Rehabilitation is an integral part of recovery for those who have suffered from a stroke. While rehab usually takes place in an in-patient or out-patient facility, there are specific times when it can be done at home. This option is usually limited to persons who don’t need the specialized procedures or equipment that medical facilities will provide. If you’re considering this option, here’s what you need to know.
Considerations When Choosing Home-Based Stroke Rehab
As you might expect, your doctor is the one who makes the final decision regarding home-based rehab. This decision will be based on what you will need during your recovery.
When you’re undergoing rehab at an in-patient or out-patient facility, you’d be able to work with a team of healthcare specialists including a range of physicians, physical therapists, occupational therapists, rehabilitation nurses, therapeutic specialists, speech-language pathologists, and psychologists.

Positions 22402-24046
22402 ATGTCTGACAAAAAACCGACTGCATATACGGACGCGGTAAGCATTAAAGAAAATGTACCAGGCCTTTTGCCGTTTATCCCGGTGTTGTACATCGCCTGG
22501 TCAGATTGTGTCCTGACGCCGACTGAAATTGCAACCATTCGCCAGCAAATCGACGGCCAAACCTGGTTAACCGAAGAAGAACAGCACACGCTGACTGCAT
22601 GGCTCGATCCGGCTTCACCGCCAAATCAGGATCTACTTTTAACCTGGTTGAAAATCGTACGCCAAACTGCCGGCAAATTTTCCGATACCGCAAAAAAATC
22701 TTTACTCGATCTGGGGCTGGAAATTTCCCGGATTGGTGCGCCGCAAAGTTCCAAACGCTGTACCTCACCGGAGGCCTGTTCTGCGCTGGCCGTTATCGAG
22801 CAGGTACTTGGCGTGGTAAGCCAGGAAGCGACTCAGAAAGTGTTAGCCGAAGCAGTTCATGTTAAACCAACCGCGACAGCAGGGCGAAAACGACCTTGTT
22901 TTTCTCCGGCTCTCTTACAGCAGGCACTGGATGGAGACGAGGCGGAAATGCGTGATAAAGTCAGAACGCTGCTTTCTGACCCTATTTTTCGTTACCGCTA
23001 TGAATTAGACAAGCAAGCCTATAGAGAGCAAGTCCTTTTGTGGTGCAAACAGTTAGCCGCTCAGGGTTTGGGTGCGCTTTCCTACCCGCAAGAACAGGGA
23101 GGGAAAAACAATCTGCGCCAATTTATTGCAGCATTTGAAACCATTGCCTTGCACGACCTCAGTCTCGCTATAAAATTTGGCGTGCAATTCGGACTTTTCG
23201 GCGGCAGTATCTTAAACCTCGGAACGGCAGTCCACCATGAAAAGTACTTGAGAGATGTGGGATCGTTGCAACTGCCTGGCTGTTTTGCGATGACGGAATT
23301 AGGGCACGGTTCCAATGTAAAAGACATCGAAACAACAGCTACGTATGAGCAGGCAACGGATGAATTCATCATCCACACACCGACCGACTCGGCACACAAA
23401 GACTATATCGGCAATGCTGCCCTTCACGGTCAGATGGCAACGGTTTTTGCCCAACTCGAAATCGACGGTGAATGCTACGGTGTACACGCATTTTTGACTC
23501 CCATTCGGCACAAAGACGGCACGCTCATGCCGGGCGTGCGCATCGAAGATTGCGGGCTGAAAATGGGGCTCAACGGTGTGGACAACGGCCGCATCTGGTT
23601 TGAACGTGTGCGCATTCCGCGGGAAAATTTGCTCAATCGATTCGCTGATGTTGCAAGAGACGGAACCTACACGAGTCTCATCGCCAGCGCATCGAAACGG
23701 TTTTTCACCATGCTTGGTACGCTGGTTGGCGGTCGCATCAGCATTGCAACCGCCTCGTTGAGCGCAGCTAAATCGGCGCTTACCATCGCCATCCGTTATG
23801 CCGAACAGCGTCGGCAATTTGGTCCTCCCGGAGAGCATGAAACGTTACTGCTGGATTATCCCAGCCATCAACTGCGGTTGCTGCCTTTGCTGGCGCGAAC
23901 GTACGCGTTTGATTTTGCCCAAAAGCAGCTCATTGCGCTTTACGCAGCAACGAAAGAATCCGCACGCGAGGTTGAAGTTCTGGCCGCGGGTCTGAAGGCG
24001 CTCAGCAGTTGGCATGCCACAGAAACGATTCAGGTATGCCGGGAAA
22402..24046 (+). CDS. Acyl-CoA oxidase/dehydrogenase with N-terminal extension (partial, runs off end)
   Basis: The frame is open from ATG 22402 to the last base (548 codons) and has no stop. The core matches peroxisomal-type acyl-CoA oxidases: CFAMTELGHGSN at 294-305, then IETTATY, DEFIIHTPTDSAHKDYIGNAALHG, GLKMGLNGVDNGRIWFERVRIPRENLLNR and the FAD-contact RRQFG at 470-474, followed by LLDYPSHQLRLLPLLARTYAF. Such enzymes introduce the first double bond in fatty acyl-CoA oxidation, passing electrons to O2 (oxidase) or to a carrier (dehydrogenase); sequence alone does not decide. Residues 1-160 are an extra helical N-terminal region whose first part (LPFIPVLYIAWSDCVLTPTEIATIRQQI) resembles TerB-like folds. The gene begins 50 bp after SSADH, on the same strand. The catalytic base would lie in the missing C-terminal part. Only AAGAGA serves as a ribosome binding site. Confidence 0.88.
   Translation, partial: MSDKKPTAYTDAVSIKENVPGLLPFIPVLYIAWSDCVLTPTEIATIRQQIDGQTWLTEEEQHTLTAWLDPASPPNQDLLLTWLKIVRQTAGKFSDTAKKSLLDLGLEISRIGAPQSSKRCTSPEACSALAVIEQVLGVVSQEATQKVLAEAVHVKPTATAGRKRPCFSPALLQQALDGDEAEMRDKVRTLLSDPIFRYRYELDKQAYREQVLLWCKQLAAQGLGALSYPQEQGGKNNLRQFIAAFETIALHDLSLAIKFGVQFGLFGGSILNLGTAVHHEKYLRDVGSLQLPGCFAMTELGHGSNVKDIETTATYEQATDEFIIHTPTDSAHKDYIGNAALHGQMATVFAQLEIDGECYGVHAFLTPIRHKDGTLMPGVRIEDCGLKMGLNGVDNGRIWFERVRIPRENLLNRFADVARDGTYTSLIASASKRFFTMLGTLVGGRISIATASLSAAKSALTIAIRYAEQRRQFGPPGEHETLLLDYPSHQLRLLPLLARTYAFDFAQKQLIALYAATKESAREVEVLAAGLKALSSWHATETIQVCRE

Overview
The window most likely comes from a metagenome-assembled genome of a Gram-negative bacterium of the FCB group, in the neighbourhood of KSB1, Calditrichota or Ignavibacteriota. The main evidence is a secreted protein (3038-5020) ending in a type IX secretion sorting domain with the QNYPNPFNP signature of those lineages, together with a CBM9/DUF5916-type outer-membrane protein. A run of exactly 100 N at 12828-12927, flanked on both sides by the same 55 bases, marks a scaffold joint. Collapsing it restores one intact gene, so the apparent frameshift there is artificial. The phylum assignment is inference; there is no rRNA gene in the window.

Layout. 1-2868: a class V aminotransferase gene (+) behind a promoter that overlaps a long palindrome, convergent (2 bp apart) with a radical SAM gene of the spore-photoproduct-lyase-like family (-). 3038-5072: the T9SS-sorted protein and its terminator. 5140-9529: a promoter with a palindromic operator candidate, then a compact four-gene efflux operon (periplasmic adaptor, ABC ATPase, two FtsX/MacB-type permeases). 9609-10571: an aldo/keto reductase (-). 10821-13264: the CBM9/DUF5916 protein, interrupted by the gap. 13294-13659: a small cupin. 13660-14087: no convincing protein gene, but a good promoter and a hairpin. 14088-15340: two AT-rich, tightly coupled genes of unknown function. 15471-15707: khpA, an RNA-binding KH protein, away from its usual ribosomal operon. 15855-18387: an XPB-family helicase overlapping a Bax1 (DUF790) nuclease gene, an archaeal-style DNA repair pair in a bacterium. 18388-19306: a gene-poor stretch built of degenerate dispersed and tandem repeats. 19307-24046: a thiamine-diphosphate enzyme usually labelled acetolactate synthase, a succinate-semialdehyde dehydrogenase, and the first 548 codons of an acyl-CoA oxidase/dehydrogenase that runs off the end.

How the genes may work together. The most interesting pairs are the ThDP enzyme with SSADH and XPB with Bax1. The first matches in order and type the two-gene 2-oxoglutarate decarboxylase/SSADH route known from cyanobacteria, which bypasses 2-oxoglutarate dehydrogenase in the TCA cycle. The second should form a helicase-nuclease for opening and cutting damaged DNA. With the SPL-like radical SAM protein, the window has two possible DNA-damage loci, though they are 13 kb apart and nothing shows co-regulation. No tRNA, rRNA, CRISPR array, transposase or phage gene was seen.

With at-home rehab, you would only be assigned a physical therapist. Additionally, doing rehab within a facility gives you access to important procedures such as functional muscle electrical stimulation, non-invasive brain stimulation, and new biological therapies.
Bear in mind that your health insurance provider may only cover at-home rehab in certain situations as well.
What Your At-Home Stroke Rehab Will Entail
Since you’ll be working with a physical therapist, your at-home rehab will be focused on your functional mobility. Before starting rehab, though, you can expect the therapist to assess the level of care you’ll need. This assessment will establish important areas such as your strength, mobility, range of motion, balance, and muscle tone. The results will act as a guide for where the therapy needs to start and the expectations for your progress.
As they’re working with you, the physical therapist will walk you through exercises that improve your ability to get out of bed, maintain a proper gait while walking, maintain your balance, and move from one surface to another.
Special exercises such as constraint-induced movement therapy (CIMT) may be used to improve the function in a limb that was affected by the stroke.
The physical therapist may also work on your fine motor skills through the use of